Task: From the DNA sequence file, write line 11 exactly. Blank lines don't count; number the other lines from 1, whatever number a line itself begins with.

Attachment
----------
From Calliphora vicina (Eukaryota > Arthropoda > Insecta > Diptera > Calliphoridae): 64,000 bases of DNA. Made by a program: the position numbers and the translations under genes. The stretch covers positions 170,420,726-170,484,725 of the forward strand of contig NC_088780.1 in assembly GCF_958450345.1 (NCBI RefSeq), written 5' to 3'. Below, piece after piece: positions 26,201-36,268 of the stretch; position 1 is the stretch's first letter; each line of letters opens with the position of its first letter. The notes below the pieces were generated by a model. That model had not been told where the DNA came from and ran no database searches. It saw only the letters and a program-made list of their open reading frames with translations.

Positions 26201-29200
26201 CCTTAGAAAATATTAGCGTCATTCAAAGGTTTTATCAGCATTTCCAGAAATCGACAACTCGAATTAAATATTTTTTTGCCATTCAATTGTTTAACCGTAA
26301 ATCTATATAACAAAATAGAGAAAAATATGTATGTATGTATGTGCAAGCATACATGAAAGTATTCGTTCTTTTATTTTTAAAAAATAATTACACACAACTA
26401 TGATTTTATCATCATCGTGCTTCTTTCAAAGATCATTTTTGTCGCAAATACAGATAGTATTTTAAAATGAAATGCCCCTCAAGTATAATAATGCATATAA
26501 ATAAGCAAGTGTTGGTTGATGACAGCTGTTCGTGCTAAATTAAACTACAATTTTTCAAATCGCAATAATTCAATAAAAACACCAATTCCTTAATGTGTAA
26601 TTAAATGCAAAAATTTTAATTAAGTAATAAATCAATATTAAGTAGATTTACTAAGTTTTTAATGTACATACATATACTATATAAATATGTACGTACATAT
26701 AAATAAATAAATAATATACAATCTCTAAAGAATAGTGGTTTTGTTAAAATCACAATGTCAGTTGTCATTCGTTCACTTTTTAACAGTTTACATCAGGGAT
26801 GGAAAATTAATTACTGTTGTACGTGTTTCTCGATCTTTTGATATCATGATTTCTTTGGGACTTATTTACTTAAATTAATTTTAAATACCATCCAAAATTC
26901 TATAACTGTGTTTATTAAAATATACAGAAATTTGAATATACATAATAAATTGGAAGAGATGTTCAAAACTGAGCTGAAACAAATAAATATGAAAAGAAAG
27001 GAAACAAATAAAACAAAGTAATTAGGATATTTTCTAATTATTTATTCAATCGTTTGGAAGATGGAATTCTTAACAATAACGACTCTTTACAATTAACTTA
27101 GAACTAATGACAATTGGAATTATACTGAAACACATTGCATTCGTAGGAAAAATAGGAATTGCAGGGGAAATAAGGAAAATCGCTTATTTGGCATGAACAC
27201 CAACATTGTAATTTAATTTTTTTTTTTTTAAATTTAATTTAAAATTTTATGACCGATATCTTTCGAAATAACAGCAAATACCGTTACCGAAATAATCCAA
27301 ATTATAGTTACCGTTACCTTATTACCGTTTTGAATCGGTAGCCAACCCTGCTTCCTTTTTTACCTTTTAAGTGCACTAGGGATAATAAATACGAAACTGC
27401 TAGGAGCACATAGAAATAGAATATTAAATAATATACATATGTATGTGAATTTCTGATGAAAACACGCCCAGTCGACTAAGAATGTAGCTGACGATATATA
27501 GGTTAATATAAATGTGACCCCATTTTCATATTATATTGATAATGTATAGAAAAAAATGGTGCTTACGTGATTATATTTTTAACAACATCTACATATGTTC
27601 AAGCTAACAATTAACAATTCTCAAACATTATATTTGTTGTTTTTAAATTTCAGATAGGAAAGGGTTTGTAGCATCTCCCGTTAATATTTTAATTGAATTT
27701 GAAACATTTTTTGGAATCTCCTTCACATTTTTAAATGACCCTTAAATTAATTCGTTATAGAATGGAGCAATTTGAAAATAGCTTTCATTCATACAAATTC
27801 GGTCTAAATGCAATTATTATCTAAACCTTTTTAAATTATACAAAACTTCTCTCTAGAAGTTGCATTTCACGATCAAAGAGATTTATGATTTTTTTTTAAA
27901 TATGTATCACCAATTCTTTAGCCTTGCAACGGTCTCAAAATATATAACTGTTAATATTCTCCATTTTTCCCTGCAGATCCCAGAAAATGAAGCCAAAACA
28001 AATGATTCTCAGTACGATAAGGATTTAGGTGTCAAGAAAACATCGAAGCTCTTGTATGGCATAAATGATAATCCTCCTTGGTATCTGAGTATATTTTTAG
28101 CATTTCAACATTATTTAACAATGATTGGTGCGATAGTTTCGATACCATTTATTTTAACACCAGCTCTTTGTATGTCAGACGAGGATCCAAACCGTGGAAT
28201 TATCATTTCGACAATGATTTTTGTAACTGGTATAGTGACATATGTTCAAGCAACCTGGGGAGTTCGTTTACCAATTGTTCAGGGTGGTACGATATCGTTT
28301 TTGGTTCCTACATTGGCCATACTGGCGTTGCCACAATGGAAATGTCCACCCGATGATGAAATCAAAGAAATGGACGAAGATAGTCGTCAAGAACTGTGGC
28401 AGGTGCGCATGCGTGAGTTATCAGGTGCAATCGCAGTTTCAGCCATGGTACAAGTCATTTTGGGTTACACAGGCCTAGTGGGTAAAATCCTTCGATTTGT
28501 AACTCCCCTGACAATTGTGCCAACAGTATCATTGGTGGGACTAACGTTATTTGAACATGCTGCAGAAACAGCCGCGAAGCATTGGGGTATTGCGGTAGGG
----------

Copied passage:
27001 GAAACAAATAAAACAAAGTAATTAGGATATTTTCTAATTATTTATTCAATCGTTTGGAAGATGGAATTCTTAACAATAACGACTCTTTACAATTAACTTA